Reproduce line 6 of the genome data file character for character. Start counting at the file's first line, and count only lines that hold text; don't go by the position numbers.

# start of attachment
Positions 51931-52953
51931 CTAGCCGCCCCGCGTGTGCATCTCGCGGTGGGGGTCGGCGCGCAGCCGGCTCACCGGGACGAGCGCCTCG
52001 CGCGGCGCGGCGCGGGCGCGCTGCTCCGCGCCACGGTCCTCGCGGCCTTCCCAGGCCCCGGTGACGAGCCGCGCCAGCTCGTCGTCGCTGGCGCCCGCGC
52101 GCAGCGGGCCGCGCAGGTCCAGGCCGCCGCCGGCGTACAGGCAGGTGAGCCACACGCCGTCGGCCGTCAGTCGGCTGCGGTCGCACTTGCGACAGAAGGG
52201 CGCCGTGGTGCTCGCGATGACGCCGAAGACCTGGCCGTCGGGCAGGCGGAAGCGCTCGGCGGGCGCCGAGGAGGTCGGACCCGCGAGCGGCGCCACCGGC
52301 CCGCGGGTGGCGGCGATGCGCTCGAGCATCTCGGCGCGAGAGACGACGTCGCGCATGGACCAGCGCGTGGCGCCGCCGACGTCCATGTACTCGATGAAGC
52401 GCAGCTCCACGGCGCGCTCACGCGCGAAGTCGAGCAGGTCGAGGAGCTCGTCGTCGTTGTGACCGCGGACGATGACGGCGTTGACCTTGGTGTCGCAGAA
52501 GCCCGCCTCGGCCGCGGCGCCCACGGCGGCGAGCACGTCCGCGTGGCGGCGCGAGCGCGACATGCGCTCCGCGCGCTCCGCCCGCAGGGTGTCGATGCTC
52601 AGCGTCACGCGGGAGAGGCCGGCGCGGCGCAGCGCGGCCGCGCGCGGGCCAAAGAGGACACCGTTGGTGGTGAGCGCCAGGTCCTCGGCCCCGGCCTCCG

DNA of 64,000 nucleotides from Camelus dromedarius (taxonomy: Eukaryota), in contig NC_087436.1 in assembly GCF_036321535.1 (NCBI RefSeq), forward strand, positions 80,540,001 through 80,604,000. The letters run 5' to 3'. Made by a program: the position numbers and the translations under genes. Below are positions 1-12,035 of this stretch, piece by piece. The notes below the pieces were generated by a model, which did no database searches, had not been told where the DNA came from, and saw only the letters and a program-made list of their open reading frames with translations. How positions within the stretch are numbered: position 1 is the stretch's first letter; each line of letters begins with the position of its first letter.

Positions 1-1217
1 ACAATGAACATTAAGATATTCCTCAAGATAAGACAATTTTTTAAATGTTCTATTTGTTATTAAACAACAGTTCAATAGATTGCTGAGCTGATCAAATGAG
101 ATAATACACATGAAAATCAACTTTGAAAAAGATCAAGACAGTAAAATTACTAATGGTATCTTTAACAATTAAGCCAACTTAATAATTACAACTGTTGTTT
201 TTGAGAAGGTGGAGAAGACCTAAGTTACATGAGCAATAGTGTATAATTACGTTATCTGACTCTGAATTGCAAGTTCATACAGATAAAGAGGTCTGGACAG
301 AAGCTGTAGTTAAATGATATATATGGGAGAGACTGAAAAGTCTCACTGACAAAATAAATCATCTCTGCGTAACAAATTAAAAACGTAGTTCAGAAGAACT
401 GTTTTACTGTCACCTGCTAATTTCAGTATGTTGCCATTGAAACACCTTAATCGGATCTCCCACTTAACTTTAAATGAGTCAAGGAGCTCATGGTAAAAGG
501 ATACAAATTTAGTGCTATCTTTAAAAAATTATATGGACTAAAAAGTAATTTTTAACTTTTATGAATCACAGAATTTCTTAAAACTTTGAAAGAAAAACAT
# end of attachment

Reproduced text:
52301 CCGCGGGTGGCGGCGATGCGCTCGAGCATCTCGGCGCGAGAGACGACGTCGCGCATGGACCAGCGCGTGGCGCCGCCGACGTCCATGTACTCGATGAAGC